Attracting wildlife to your home

Whether you live in a country cottage, a terraced town-house or a bungalow in the ‘burbs, there are ways to try attract more wildlife into your garden, be that a lavish planted garden, a child-friendly backyard or a tiny window-box. Granted, not all methods are suitable for all locations, but if you’re keen to share your very own outdoor space with some wildlife, have a look at these suggestions.

Provide Shelter and Habitat

Bird and bat boxes
Building and erecting bird nesting boxes provides a safe and secure location for birds to nest. The type and location of the box will depend on the type of birds you want to attract, but in general bird boxes are best placed in a location that is sheltered from the elements and secure from predators. To give yourself the best chance of attracting nesting birds, erect the boxes well in advance of the breeding season – this will also prevent the existing nesting birds in your garden from being disrupted.
A good bat box should provide a safe and draught free shelter away from predators. A box mounted high on a wall under the eaves of a house is a good place to start. Details of how to build a suitable bat box can be seen here.

Photo courtesy of 'Dave-F' at Flickr Creative Commons

 

Have a compost heap
A compost heap provides food and shelter for numerous species including hedgehogs and toads that will burrow in and feed on insects, and even lizards, snakes and slow-worms which will be attracted by the warmth. Although compost heaps aren’t particularly attractive, hiding one away in the corner of your garden is good for shy wildlife and the aesthetics of your garden.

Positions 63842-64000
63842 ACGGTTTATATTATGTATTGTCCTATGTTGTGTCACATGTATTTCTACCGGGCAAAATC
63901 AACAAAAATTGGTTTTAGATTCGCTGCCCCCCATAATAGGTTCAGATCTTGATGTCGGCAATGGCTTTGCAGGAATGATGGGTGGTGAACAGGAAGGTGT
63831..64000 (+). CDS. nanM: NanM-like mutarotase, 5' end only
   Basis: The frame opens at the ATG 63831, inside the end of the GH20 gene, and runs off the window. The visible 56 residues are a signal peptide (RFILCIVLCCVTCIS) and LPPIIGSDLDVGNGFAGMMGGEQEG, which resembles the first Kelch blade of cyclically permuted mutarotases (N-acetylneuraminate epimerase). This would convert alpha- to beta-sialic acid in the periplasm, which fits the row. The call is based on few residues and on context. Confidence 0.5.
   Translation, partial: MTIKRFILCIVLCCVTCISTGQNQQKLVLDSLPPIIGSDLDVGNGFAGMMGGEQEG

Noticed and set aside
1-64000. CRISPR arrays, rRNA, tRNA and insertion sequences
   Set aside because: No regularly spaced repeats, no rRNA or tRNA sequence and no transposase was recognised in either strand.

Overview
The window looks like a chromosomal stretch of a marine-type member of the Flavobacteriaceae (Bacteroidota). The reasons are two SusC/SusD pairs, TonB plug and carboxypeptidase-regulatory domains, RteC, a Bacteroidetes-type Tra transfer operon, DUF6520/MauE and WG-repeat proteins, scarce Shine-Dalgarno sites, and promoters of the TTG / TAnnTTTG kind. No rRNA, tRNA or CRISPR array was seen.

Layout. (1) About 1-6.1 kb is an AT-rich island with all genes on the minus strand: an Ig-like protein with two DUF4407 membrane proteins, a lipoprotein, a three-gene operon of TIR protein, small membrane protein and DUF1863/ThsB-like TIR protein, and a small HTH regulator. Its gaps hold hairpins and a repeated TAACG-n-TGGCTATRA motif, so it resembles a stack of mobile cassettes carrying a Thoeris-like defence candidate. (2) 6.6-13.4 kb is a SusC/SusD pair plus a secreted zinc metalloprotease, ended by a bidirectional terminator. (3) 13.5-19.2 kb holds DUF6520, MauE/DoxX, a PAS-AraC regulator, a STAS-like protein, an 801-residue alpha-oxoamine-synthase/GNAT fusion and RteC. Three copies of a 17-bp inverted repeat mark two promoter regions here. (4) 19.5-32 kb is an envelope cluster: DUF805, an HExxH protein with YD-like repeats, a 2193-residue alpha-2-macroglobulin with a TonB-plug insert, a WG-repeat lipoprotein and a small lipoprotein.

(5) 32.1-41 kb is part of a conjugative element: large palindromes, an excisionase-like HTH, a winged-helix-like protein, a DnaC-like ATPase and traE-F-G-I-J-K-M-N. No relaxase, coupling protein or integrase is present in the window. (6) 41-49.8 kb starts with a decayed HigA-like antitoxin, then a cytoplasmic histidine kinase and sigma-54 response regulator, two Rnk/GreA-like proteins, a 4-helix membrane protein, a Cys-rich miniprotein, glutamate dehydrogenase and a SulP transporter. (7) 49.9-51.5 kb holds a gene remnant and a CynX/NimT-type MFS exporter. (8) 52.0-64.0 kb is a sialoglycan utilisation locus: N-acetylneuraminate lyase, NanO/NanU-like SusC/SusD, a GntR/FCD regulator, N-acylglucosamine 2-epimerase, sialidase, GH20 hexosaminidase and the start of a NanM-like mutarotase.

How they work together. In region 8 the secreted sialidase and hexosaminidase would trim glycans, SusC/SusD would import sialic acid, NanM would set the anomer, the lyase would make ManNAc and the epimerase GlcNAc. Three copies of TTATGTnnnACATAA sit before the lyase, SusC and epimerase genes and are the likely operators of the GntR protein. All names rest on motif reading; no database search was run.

Photo courtesy of 'Joi' at Flickr Creative Commons

 

Construct a wood pile
A small pile of logs, tree branches and stumps placed in an area of the garden that gets sun on one side for at least part of the day and left to rot is a Mecca for creepy-crawlies which in turn may attract larger animals that feed on the insects. Once in place the wood pile can just be left to develop on its own and requires no further upkeep – ideal for the lazy wildlife gardeners!

Photo courtesy of 'takomabibelot' at Flickr Creative Commons

 

Leave the lawnmower in the shed!
If you have the space, leave an area of your lawn to grow unkempt and wild. Longer grass provides a habitat for a host of beetles and insects. This will also attract small mammals such as shrews and voles that will feed on the bugs. A wild meadow area like this also provides a source of food and shelter for caterpillars and butterflies.

Photo courtesy of 'Me' at Wex Photographic

 

Build a Rockery